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A Simplified but Limited Formula.-A convenient formula for a pressure of 175 lb. per sq. in., the approximate pressure involved in steam turbine operations, has been worked out by the mechanical engineering students at the University of California for superheat between fifty and six hundred degrees and is as follows:

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Wherein t, is the number of degrees superheat. The accuracy of this formula is within one-half of one per cent. for the range of superheat above set forth.

Other Relationships Exist.-By making use of certain theoretic considerations in thermodynamics many other equations might be written setting forth still other relationships involved in the determination of steam constants, but sufficient illustrations have now been given the reader for a thorough introduction to such formulas. Perhaps after all the most important lesson one derives from their use is that their application is often so tedious and their range of accuracy often so questionable, that one had better stay on well trodden paths and master to their fullest extent the application of the steam tables and diagrams in the solution of all steam engineering problems.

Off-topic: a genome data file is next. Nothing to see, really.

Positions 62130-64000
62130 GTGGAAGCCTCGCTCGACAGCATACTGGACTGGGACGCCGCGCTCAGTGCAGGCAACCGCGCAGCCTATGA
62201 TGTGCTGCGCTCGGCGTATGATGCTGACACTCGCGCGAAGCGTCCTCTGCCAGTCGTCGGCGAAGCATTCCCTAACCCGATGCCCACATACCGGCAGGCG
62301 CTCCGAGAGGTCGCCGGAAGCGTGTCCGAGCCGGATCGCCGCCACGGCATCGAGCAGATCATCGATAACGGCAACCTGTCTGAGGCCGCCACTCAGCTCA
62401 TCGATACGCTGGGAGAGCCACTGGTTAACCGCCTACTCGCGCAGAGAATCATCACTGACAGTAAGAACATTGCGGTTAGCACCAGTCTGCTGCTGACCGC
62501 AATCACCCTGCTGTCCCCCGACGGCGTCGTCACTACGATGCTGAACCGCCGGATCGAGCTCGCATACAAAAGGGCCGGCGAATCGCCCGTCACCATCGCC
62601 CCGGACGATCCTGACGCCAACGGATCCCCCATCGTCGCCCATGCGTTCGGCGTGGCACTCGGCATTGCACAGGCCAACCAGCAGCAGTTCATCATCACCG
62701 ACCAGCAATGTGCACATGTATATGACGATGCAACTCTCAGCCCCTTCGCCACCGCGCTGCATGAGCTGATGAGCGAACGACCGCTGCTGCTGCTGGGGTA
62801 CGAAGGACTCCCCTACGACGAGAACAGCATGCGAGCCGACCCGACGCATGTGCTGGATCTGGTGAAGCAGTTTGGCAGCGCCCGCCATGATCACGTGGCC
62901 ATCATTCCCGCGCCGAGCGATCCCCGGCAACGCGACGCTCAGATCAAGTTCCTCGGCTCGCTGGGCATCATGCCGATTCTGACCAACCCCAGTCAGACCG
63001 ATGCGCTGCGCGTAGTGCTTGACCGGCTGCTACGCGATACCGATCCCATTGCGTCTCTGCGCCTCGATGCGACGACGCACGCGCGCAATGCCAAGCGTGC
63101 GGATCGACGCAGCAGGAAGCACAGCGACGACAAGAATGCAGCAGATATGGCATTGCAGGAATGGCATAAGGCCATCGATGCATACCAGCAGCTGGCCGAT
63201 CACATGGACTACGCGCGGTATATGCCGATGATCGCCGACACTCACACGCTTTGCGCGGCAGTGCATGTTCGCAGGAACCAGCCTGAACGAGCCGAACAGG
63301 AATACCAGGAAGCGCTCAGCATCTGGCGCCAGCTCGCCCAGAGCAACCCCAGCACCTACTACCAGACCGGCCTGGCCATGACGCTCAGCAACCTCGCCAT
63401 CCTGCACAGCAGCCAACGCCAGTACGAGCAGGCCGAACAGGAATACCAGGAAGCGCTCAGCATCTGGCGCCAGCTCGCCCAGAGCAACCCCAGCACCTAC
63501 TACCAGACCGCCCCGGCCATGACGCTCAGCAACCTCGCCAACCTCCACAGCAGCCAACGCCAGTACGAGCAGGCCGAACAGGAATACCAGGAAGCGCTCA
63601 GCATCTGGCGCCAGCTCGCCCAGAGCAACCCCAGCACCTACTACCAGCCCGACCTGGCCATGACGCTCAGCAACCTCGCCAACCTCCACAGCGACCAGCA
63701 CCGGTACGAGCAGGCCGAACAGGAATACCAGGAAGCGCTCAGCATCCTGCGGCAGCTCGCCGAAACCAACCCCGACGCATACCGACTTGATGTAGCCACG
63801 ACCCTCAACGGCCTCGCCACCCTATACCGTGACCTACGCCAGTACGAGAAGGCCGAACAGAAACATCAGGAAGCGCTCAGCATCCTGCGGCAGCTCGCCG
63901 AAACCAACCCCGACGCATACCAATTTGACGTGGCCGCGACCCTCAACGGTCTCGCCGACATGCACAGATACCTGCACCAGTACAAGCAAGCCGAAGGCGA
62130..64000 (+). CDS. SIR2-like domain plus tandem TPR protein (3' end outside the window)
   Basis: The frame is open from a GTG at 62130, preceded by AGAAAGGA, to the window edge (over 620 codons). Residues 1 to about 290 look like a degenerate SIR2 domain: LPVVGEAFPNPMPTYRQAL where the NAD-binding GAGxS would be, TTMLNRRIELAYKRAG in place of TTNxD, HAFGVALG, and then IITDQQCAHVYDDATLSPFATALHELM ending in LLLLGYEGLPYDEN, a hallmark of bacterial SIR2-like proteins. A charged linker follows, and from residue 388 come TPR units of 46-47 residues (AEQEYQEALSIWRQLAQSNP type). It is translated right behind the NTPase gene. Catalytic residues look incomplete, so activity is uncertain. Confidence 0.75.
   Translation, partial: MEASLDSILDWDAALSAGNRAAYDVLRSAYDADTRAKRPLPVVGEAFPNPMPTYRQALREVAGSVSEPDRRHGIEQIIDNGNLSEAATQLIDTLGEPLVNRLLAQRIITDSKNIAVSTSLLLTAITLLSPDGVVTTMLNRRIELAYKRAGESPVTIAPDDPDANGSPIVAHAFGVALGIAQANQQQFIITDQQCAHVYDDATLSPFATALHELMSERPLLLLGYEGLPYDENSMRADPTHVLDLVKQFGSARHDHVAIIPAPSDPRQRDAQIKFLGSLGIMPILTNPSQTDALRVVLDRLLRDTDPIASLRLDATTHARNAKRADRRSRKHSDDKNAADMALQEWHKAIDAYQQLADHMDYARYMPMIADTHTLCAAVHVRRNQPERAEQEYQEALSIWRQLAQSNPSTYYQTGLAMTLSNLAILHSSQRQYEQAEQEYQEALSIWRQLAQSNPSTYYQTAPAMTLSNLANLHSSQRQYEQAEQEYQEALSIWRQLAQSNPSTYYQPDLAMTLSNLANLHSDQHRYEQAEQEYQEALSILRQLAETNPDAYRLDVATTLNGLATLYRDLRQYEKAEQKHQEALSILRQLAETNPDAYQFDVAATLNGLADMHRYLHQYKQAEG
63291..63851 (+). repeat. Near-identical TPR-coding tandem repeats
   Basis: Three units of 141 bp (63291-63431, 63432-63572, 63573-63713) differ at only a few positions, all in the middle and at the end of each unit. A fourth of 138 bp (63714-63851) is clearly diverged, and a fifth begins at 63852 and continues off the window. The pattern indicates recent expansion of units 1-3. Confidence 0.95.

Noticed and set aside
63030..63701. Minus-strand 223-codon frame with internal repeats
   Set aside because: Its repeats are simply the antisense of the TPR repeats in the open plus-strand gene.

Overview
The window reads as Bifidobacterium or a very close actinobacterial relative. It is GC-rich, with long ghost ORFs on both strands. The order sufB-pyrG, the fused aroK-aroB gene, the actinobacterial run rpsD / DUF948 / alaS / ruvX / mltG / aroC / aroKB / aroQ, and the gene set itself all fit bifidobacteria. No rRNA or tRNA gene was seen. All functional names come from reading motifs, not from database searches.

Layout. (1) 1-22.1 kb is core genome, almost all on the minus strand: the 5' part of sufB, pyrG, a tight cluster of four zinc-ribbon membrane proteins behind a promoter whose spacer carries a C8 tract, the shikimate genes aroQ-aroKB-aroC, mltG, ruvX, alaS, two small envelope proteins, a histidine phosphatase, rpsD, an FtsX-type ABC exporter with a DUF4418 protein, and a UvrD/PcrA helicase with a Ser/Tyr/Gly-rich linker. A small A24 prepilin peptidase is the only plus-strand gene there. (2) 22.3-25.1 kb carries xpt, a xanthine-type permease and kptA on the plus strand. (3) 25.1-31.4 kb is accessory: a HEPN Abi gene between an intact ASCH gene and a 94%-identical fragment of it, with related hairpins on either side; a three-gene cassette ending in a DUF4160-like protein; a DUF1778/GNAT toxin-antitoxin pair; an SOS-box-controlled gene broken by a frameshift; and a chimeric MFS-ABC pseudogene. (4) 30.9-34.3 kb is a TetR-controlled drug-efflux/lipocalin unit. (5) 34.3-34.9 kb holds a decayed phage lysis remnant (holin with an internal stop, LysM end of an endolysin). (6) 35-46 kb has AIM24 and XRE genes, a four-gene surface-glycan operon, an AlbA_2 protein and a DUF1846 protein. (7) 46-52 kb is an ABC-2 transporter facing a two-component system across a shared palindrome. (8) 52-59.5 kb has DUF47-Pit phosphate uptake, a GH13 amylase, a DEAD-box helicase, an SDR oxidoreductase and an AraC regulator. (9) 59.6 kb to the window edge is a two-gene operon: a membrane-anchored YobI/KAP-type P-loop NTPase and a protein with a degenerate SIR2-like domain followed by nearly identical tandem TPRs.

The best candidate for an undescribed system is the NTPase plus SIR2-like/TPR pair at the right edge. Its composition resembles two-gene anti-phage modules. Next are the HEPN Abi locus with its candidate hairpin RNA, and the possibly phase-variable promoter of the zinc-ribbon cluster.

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CHAPTER XIII

THE FUNDAMENTALS OF FURNACE OPERATION IN FUEL OIL PRACTICE

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FIG. 57.-Air ducts for furnace

floor.

ANY of us are familiar with the famous painting that pictures James Watt as a boy gazing in wide-eyed amazement at the homely tea-kettle spouting forth its hitherto unharnessed power generating vapors. The eyes of the youth are illuminated with that strange and wonderful light that set forth in a measure some of the dreams of constructive imagination which must have been filling his consciousness at that time.